PastePal was featured as an Apple App of the Day in the App Store earlier this year, and it was also featured on Product Hunt. In addition, the app has been localized into over 20 languages, including English, French, Italian, German, Spanish, Polish, Chinese, Russian, Korean, Kurdish, Portuguese, Hungarian, Japanese, and Norwegian.
A feature-rich app
PastePal is a robust utility with tons of features built-in. There are many layers to it and lots of customization that can be done with it. It’s so much more than just a clipboard manager.
Omniscient Main View
This main window includes the option to view all your copied history items as well as all the preferences of the app. It appears as a standard application window and can be closed when it’s done being used without quitting the utility. With the Main View window, users can:
- Organize and Filter their history items using an adaptive grid; quick grouping by source applications, recognized content type, or a custom filter; and, search using the search field in the bottom toolbar.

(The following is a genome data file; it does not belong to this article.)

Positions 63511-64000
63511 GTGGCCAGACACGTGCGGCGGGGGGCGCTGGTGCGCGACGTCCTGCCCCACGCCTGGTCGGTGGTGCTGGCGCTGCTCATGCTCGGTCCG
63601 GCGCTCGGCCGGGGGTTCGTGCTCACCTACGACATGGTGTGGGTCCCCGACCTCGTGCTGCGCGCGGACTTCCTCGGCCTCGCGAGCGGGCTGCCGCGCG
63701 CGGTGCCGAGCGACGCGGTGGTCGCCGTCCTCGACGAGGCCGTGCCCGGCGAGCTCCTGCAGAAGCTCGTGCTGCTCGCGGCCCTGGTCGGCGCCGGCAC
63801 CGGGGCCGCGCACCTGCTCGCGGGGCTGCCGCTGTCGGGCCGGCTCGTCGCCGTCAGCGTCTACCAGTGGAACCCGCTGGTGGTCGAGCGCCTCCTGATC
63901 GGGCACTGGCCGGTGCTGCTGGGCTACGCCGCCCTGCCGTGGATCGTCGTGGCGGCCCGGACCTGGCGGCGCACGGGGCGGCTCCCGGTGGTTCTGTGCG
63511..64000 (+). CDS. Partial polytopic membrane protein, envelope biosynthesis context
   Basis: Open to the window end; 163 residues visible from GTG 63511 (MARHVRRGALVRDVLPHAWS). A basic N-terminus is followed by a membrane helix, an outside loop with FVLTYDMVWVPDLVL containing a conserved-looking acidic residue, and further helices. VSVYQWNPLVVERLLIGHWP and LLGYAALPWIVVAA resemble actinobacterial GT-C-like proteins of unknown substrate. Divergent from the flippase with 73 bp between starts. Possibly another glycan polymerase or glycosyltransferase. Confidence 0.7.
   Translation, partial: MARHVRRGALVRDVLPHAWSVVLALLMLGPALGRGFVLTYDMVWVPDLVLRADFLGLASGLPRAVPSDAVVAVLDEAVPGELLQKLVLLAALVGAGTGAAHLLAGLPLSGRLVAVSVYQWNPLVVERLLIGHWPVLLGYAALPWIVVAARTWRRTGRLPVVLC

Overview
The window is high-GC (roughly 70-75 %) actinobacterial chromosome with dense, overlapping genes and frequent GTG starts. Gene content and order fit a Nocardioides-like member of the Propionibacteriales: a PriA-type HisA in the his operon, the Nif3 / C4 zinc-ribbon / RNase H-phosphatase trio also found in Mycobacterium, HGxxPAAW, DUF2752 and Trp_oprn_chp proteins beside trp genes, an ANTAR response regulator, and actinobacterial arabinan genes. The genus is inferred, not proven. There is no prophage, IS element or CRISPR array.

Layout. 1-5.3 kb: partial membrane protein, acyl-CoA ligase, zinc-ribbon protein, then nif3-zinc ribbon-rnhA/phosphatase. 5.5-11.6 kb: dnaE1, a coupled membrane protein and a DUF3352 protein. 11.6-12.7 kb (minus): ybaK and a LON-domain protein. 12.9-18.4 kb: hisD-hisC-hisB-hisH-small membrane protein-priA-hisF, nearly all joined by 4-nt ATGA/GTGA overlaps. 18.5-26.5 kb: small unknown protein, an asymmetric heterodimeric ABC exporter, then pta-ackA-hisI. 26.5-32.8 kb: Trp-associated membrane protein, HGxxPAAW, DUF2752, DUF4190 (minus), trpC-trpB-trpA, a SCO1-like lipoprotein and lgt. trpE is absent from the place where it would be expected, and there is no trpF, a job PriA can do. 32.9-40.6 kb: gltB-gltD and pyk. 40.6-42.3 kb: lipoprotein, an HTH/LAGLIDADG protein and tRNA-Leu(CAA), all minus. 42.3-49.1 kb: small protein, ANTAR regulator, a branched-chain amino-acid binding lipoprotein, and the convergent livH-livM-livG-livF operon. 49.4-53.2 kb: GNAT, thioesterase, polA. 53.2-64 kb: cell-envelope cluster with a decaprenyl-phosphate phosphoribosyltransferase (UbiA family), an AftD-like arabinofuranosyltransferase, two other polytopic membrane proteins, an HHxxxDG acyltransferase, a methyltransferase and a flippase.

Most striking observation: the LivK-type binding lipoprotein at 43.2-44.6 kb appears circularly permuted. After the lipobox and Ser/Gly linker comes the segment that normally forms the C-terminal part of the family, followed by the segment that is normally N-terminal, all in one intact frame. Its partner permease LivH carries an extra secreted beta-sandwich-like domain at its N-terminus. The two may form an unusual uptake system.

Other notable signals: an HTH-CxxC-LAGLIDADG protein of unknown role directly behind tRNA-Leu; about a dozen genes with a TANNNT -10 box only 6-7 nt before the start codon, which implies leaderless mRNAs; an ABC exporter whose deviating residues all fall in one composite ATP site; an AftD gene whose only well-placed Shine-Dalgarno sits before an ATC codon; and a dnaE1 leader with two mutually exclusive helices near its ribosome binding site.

- Choose between light and dark mode themes.
- Fine tune their history using quick toggle to pause and resume pasteboard observation. Users can also control how long their data is kept.
- Specify which apps to ignore or allow for copying into the pasteboard.
- Manage privacy settings and determine whether or not to save passwords and sensitive data.
- Customize keyboard shortcuts for many of PastePal’s functions including toggling the flexible bar.
Flexible History Bar
This tool allows you to access your most recent history quickly and easily. The bar can be positioned anywhere on the screen (top, left, bottom, or right edge) and set up to be visible with a keyboard shortcut. The History Bar provides a lot of the functionality of PastePal that users see, including:
- Content Preview with Context Menu: View raw copied material and customize it using the convenient popover menu that appears with a right-click function. The context menu allows users to modify content, choose how it is viewed, share it, delete it, add it to a collection/favorites, paste as rich or plain text, or use any of the other powerful tools available.
- Smart Detection: Identifies copied items and its source application when it stores it in the history bar.
- Add Additional Files: Using drag-and-drop functionality, users can add one or more files to newly captured screenshots in the history bar.
- Information Inspector: At a glance, users know the content type, original application, capture date, and how many characters (if text) of each history item.